A Bigger Splash tells the story of Marianne Lane (Tilda Swinton), an ageing rock star taking a resting vacation on the remote Italian island Pantelleria with her boyfriend Paul (Matthias Schoenaerts), a filmmaker. Their vacation is disrupted when Marriane’s larger-than-life ex Harry (Ralph Fiennes) arrives with his daughter Penelope (Dakota Johnson).
Watching A Bigger Splash is a little like watching a car crash in agonisingly slow motion. As the tensions rise and tempers are frayed, you see the action unfolding and there’s nothing you can do about it. Even though you want to look away you just can’t.
An interesting choice attributed to Swinton herself was that Marianne is recovering from an operation on her vocal folds. It means that her abundant acting abilities risk going to waste. This isn’t the case at all. Indeed, that she is able to command her scenes whilst not even speaking highlights her presence in front of a camera. Her frustration at not being able to shut Harry up is evident. This, mixed with Paul’s desire to not be drawn into arguments and Penelope’s apparent disinterest in just about everything, means Harry is able to be the centre of attention at all times, much to the bemusement of the three people whose lives he is engulfing.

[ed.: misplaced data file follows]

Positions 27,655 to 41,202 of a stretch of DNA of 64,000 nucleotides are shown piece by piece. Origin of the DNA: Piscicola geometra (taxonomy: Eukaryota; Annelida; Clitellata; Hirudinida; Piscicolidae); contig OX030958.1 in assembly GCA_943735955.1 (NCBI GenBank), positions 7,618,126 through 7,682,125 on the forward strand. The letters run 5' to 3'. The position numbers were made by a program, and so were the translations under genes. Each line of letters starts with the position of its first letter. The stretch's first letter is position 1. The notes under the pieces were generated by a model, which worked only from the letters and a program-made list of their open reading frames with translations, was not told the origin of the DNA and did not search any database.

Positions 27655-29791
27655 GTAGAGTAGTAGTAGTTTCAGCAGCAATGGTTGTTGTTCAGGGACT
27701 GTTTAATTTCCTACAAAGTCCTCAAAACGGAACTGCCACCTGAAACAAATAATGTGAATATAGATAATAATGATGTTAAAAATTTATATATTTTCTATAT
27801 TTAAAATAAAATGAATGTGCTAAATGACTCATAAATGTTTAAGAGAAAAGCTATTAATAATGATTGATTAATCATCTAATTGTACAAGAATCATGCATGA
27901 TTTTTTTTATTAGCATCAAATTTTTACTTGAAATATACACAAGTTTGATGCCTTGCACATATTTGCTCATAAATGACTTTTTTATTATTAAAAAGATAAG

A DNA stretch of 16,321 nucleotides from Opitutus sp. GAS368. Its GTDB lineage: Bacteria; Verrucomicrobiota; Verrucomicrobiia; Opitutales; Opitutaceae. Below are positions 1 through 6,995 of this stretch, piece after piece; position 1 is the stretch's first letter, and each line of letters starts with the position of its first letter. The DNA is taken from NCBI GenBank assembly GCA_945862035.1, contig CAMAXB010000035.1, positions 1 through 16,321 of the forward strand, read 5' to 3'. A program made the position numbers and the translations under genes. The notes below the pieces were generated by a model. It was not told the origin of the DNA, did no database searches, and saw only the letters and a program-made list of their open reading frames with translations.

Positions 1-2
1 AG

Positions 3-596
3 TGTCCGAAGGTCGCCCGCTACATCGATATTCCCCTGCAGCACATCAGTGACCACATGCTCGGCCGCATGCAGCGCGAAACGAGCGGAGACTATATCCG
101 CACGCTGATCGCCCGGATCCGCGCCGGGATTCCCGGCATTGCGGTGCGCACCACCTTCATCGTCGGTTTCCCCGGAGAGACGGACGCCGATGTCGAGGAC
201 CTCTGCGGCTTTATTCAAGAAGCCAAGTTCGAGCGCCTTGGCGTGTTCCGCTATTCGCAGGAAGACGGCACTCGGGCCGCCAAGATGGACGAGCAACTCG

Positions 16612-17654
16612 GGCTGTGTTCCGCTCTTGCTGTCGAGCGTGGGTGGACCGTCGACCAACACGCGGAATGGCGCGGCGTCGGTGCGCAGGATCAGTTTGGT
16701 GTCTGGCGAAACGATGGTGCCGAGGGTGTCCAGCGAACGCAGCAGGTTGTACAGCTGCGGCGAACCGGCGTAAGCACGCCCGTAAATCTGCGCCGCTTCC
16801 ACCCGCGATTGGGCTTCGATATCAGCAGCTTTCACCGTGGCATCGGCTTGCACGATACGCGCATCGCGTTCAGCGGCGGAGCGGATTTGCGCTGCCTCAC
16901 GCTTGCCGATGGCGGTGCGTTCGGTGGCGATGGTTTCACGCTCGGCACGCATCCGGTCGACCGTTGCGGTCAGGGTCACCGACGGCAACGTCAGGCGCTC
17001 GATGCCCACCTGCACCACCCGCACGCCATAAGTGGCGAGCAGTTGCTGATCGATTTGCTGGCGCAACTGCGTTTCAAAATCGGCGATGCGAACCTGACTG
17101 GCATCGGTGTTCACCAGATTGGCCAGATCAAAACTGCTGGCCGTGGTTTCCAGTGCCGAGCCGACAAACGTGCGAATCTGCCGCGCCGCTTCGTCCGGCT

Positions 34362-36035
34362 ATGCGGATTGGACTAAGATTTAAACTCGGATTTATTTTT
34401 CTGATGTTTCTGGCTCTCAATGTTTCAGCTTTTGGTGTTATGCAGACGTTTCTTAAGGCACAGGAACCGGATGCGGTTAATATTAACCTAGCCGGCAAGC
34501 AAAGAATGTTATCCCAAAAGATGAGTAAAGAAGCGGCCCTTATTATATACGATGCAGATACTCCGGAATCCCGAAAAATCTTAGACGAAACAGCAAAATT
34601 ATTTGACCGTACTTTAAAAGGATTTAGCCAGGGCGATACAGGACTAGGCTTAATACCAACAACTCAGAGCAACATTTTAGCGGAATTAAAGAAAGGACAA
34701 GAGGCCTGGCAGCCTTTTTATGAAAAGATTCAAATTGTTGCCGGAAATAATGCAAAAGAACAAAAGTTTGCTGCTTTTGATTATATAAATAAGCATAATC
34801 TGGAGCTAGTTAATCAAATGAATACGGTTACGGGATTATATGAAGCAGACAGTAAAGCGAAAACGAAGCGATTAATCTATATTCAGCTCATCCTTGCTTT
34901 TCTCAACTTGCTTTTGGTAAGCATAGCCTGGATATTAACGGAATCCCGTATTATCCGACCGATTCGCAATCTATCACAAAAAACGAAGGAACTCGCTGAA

It’s a tremendous performance from Fiennes. He is most certainly an annoying person to watch on screen, let along imagine being on holiday with. He’s a tragic man desperate to avoid the realisation that nobody cares anymore. We all know someone like Harry in our lives, but none of us like him. Unfortunately, whilst the performance is fantastic and it plays out beautifully, it doesn’t necessarily make for great cinema. Achieving a cinematic goal doesn’t justify it.
One thing this film shares with La Piscine, the 1969 French film on which this is based, is the gratuitous nudity. It didn’t really feel integral to the plot, and lacked any kind of eroticism that it may have been angling for, feeling instead to be overly sleazy.
The political setting didn’t really give any edge to the film either. Set amid a backdrop of illegal migrants landing on Pantelleria, it just felt like a shallow attempt to date the film without adding much to the plot. This could have been rectified if we’d seen the migrants sooner, but by the time they were first mentioned it felt like an irrelevant afterthought.
The film also feels about twenty minutes too long, with the action seeming to reach a climax only to drag on far beyond the point it held my attention. As with all car crashes, it’s not very enjoyable to watch. The elements are all there – great acting, beautiful scenery, fantastic plot development – it’s just that the overall effect doesn’t deliver on its component parts.
A Bigger Splash is out at cinemas now.